Hack the Box - Writeup
Posted on October 12, 2019 • 5 minutes • 886 words
Welcome back! Today we’re doing the box Writeup. Let’s jump in!
As always, the first thing we do is run our standard nmap scan:
nmap -sC -sV -oA ./writeupscan 10.10.10.138
We get back some pretty limited results:
Nmap scan report for 10.10.10.138 Host is up (0.055s latency). Not shown: 998 filtered ports PORT STATE SERVICE VERSION 22/tcp open ssh OpenSSH 7.4p1 Debian 10+deb9u6 (protocol 2.0) | ssh-hostkey: | 2048 dd:53:10:70:0b:d0:47:0a:e2:7e:4a:b6:42:98:23:c7 (RSA) | 256 37:2e:14:68:ae:b9:c2:34:2b:6e:d9:92:bc:bf:bd:28 (ECDSA) |_ 256 93:ea:a8:40:42:c1:a8:33:85:b3:56:00:62:1c:a0:ab (ED25519) 80/tcp open http Apache httpd 2.4.25 ((Debian)) | http-robots.txt: 1 disallowed entry |_/writeup/ |_http-server-header: Apache/2.4.25 (Debian) |_http-title: Nothing here yet. Service Info: OS: Linux; CPE: cpe:/o:linux:linux_kernel
So we head over to the port 80 and we are greeted with a basic page.
Well, write away we are told that error 40x series will be logged and banned. So this would rule out something like dirbuster. However, we try anyway! Sure enough, it does stop parsing after maybe 20 attempts. So we aren’t going to be enumerating that way. Our nmap scan did show us another directory called /writeup/, lets see what’s there.
Now we have a different page with some links. We see that there is a link to an external site and some linking to internal sites using PHP. Maybe we can break that functionality. When we take a peek at the code, we see that it’s running on CMS Made Simple. So we do some quick googling on the product and see what it’s all about. In my research I came across a SQL injection script on Packet Storm. Let’s give it a try. The first thing we do is copy paste the script into a .py file and save it. If we try to run it, we will get an error telling us we don’t have the termcolor library. Lets fix that quickly.
The first thing to do is install python-pip. This does come packaged with Kali but if you aren’t using Kali, you will want to run:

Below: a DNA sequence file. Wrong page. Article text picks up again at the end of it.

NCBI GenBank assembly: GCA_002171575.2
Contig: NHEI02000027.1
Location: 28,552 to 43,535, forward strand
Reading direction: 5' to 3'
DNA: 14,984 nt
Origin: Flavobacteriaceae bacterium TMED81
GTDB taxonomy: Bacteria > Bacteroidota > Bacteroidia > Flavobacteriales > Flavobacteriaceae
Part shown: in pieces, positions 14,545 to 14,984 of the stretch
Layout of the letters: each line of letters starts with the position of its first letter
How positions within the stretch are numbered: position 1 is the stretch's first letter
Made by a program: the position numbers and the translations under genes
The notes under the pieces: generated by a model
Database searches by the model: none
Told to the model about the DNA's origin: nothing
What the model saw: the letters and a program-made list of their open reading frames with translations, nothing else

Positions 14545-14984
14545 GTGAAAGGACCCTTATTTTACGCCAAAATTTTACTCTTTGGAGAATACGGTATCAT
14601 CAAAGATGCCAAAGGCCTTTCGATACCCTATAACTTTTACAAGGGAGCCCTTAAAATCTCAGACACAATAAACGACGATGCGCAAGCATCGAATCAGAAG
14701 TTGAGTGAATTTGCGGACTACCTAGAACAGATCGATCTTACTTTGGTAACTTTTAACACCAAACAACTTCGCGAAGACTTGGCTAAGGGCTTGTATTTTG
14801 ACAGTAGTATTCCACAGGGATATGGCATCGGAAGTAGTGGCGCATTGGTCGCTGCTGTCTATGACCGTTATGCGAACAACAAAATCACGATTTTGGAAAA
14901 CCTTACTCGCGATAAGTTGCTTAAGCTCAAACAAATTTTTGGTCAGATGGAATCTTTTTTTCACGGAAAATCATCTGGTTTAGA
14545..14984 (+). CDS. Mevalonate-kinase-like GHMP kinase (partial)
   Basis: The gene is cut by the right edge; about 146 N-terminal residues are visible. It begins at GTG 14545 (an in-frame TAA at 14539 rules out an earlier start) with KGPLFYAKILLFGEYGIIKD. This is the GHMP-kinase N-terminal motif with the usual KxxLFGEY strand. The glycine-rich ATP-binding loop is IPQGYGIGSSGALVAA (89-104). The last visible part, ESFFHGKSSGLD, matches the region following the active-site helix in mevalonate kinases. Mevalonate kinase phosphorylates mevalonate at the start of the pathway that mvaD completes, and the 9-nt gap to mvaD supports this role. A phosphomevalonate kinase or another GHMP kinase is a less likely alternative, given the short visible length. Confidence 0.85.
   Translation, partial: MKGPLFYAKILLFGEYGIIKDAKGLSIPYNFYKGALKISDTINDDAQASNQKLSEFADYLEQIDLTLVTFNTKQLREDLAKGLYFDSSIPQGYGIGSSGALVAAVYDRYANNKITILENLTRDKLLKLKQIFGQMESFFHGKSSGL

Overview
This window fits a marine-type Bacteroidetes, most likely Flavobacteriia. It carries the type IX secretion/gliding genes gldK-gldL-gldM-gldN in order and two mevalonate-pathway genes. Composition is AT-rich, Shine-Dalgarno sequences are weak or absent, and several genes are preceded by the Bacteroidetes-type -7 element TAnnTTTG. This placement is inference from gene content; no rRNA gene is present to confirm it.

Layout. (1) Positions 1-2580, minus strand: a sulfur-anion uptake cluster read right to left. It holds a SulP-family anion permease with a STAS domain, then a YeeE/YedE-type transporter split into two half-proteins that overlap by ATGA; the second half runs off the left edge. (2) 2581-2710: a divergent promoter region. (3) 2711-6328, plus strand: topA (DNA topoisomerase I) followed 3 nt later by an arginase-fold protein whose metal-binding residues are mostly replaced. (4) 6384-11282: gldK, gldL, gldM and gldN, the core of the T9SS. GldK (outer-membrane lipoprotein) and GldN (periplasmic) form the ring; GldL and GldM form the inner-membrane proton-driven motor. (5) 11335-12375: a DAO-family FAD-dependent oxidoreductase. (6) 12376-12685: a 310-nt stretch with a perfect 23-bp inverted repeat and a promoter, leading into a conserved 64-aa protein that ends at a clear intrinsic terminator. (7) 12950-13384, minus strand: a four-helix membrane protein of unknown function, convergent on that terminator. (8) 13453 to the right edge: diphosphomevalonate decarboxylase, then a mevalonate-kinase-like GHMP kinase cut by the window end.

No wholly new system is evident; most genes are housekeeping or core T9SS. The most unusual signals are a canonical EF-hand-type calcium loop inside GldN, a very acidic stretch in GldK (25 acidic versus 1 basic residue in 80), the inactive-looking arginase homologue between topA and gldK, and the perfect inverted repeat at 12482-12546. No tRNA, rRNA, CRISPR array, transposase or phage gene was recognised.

apt install python-pip. Once we have pip operational we issue
pip install termcolor. Now we should be able to run the script without error.
!(/images/2019/07/image-71.png" caption=“Quite a pretty output process.)
So now we have a salt, username, email and hash. Now we have a few options. We can toss rockyou.txt at it via the script or we can toss just the hash online and see what comes back. Decrypting with rockyou takes a while, but it will return the value you want. Now if you decrypt the hash online you get this:
What we see is actually the salt found before in front of a some text. I’m willing to bet this is the password we want to be using. We can use the credentials we found and try and log into the admin page but that doesn’t work. So we can try to use them to log in via SSH and it works!
We land right in jkr’s user directory and snag the user.txt. Time to move onto root. As I was doing some basic moving around the box, I noticed that I could get to quite a few places. We’ll download LinEnum and see what comes back.
We spin up a SimpleHTTPServer by issueing
python -m SimpleHTTPServer. Next we just wget the file while we are ssh’d into the box.
We get a bunch of usefull data back. In addition to this, we should also run PsPy for further enumeration. With these two combined hopefully we can find a crack in the wall. Using the same method as above, we’ll download pspy to the machine and run it.
We let it run for a little bit. Another thing we should also do is attempt to SSH back into the machine while this is running to see if it catches anything on login or logout of the sessions.
Now that we’ve enumerated a bit, and sift through the results we can pick out some things that are interesting.
One thing we notice is that on login / logout a pearl script is called to clean up the session. After we run LinEnum we also see that there is a cron job running run-parts to do some things for us. Our path also has some pretty wild path entries. I’m fairly confident we can use this to our advantage. The first thing we’re going to want to do is append our malious path location to the local path.
Next we’re going to create a small little script to copy the root flag to our malicous directory.
After that we’re going to make a few copies of it and put them in accessable paths.
These will get placed in the /usr/local/sbin/. Then when our cron job runs the run-parts from the prompt given, we will have our malicous script run instead.
!(/images/2019/07/image-91.png” caption=“This is the job that is running as root we are looking to abuse. We see it specifies the path in the call.)
Once the job runs, we get what we are after!
Now in this case, we could replace that shell code with a more malicous code, like a back door and backdoor as root rather than just copy paste the flag.
Another box down!Hopefully something was learned. If you found this write-up helpful, consider sending some respect my way: Lovecore’s HTB Profile .